When you get to read some really interesting posts and see some good debate from really smart people, it generally means that there’s a really good poll question just waiting to be unearthed and published. So it is with the idea that the time for printed books may be at an end.
This all started with a really interesting blog from Seth Godin in which he predicts the soon-to-be-realized demise of the printed book because the ecosystem no longer supports it. Val Swisher took up the discussion in her blog Content Rules, and extended it over to Google+ where various folk (those of the really smart ilk mentioned above) weigh the pros and cons.
What does the rise of the ebook really mean for avid readers? Val points out that she continues to buy textbooks, and there’s something to be said for confidence gained in getting a citation from a book you can hold, read, smell, or even use to prop open the office door. Commenter Marc Schnau believes many avid readers will never part with their printed books, because the electronic reading devices just don’t do the trick. Our very own Al Martine envisions a future where 3D printing could take a role in allowing us to print and bind our own books. As for me, I’m proud of my collection of 2,000 novels, textbooks, biographies, and histories, and can happily spend hours sitting on the floor in the sci-fi section of a dwindling number of bookstores. Then again, I do like the convenience of reading on my iPad.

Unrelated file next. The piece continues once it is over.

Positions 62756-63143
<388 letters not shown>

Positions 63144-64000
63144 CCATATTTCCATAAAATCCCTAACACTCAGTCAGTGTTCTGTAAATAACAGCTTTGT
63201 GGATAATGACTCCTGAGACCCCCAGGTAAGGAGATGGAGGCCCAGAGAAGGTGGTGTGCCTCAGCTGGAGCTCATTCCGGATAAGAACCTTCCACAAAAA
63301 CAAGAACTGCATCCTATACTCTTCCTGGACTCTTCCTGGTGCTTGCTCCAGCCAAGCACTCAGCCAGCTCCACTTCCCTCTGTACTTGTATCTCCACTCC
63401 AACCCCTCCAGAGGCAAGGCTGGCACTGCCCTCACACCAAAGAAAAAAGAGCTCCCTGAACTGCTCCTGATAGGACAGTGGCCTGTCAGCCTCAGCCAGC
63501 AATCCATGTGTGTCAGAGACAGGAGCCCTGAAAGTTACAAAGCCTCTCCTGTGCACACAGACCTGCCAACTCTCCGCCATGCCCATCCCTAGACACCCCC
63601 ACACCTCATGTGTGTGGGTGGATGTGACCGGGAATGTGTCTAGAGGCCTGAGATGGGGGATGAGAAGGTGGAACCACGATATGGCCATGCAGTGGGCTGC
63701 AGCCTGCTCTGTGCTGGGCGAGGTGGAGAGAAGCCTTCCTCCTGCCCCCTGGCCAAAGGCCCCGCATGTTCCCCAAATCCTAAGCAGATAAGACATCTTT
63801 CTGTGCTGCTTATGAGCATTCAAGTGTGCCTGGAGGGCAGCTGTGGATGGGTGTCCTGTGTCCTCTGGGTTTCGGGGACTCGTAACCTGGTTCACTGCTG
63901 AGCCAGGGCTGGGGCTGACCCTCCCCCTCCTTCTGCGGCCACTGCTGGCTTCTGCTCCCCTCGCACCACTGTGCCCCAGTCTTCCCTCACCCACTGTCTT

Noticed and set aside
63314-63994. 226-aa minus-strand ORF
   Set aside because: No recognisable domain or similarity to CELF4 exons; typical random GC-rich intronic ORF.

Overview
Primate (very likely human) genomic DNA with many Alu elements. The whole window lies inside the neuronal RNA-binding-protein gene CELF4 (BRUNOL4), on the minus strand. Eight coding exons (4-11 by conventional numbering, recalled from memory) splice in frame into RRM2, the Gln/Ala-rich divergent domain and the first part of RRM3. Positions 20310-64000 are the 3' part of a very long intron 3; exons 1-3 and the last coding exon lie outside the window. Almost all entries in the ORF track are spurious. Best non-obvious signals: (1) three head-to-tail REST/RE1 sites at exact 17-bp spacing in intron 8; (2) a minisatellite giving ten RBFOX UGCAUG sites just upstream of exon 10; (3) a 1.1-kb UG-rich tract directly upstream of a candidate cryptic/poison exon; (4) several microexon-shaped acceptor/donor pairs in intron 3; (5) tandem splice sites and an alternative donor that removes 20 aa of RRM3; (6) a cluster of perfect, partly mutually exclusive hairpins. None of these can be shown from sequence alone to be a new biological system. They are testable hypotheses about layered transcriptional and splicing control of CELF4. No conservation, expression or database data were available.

Now it’s your turn to weigh in on the future of printed books. Simple yes /no question with ample opportunity to give us your vision of the future–Fahrenheit 451 or Star Trek tricorders? Or somewhere in between? Will libraries become museums, curating quaint and curious collections of paperbacks, pasteboard and leather bound tomes? And what does the future of the printed book mean for those who make their livings composing the material that’s printed?
Take a few minutes to vote in the poll and provide a few thoughts in the comments.